This information is provided by the National Institutes of Health (NIH) Genetic and Rare Diseases Information Center (GARD).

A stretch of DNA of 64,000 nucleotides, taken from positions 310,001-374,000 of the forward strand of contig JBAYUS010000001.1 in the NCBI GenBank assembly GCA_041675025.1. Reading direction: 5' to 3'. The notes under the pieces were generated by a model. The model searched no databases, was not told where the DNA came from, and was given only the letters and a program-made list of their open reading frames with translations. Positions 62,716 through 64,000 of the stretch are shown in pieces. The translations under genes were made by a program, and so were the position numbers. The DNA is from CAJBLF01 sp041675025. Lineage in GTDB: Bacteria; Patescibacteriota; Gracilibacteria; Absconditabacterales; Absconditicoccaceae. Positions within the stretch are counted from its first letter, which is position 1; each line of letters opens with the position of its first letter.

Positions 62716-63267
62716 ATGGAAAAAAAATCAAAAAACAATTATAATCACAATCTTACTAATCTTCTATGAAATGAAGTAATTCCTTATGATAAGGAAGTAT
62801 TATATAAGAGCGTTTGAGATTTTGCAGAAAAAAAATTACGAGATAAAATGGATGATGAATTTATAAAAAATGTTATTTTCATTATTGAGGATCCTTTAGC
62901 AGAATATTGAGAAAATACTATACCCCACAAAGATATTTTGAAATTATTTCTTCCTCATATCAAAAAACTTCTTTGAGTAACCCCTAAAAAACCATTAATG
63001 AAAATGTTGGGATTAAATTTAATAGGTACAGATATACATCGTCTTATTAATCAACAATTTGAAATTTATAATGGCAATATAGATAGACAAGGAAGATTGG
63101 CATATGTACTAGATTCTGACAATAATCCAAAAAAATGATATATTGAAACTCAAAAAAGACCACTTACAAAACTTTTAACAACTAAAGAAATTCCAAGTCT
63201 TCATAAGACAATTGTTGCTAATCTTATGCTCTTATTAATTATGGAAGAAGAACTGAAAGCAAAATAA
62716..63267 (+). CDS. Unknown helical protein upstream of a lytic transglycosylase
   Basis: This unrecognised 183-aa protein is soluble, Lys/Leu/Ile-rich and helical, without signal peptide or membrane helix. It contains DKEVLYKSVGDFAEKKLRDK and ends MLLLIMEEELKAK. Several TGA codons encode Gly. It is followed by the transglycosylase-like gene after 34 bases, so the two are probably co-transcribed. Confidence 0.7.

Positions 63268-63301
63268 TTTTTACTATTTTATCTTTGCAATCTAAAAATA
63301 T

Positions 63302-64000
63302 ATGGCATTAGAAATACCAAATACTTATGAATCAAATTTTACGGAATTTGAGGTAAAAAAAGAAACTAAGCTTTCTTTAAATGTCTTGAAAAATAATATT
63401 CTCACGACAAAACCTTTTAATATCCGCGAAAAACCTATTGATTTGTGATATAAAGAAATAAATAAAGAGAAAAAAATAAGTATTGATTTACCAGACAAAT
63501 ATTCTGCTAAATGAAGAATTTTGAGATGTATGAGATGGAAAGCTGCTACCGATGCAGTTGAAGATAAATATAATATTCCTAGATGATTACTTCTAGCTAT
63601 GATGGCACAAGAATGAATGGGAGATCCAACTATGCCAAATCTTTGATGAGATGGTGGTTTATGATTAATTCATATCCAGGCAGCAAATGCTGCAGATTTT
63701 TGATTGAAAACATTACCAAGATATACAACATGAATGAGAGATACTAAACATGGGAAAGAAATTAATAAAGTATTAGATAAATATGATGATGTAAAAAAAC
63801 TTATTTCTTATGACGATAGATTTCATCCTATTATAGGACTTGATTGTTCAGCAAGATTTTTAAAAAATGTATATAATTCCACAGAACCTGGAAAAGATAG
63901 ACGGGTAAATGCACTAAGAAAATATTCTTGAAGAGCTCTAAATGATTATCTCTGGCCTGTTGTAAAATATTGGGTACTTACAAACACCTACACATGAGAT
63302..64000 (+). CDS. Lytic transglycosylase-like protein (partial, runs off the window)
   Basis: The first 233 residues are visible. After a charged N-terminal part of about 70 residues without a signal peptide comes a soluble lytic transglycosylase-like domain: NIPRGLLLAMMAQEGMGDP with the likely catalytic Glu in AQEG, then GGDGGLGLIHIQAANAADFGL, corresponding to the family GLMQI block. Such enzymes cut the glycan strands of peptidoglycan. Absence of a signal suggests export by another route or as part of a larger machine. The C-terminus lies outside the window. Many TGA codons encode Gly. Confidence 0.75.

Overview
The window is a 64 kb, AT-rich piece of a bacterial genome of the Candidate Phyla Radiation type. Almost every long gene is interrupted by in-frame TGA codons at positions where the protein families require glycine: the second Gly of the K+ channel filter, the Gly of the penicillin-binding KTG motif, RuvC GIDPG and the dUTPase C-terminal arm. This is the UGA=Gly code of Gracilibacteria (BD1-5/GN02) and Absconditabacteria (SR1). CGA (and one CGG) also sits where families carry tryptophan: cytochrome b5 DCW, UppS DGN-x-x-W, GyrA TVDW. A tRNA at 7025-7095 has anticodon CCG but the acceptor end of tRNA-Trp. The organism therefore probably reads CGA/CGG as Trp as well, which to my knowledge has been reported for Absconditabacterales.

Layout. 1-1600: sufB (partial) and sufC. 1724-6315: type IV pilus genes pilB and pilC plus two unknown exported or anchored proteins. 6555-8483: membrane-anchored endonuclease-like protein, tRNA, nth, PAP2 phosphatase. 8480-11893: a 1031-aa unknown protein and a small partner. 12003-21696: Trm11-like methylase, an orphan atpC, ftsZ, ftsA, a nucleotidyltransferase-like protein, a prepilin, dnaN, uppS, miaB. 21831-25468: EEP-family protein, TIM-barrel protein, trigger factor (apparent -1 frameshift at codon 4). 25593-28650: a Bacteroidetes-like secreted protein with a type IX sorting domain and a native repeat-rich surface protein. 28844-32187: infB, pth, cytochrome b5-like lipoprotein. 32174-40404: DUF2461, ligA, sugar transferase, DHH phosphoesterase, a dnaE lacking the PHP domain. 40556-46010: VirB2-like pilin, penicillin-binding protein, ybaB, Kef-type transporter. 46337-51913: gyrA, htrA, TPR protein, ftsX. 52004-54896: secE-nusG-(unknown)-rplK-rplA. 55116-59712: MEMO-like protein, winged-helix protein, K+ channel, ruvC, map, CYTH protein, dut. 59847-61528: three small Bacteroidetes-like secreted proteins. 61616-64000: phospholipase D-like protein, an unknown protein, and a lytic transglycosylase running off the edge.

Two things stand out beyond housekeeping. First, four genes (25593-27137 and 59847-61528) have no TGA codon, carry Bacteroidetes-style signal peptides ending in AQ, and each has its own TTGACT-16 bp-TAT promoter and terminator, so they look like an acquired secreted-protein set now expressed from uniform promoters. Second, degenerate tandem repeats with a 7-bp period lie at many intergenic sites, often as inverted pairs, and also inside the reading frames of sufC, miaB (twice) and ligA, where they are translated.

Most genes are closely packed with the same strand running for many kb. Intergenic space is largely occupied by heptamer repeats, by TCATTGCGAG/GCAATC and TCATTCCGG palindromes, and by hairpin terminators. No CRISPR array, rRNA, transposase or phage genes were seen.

Zollinger-Ellison syndrome (ZES) is a condition in which tumors called gastrinomas in the pancreas and duodenum (part of the small intestine) cause high levels of the hormone gastrin in the blood. High levels of gastrin then cause production of too much stomach acid. Signs and symptoms may include abdominal pain, peptic ulcers, vomiting blood, and diarrhea. The tumors are sometimes cancerous and may spread to other areas of the body. In most cases, the cause of ZES is unknown. However, about 25-30% of gastrinomas are caused by an inherited condition called multiple endocrine neoplasia type 1 (MEN1). Treatment for ZES may include medication to reduce the production of stomach acid, and surgery for peptic ulcers or to remove tumors.
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